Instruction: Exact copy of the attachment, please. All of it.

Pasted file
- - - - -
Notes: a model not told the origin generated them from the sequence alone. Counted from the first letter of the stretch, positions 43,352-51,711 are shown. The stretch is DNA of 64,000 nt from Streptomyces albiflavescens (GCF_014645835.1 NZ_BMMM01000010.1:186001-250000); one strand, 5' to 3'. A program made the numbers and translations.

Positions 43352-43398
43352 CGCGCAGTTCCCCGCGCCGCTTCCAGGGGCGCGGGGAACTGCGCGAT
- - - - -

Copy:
Notes: a model not told the origin generated them from the sequence alone. Counted from the first letter of the stretch, positions 43,352-51,711 are shown. The stretch is DNA of 64,000 nt from Streptomyces albiflavescens (GCF_014645835.1 NZ_BMMM01000010.1:186001-250000); one strand, 5' to 3'. A program made the numbers and translations.

Positions 43352-43398
43352 CGCGCAGTTCCCCGCGCCGCTTCCAGGGGCGCGGGGAACTGCGCGAT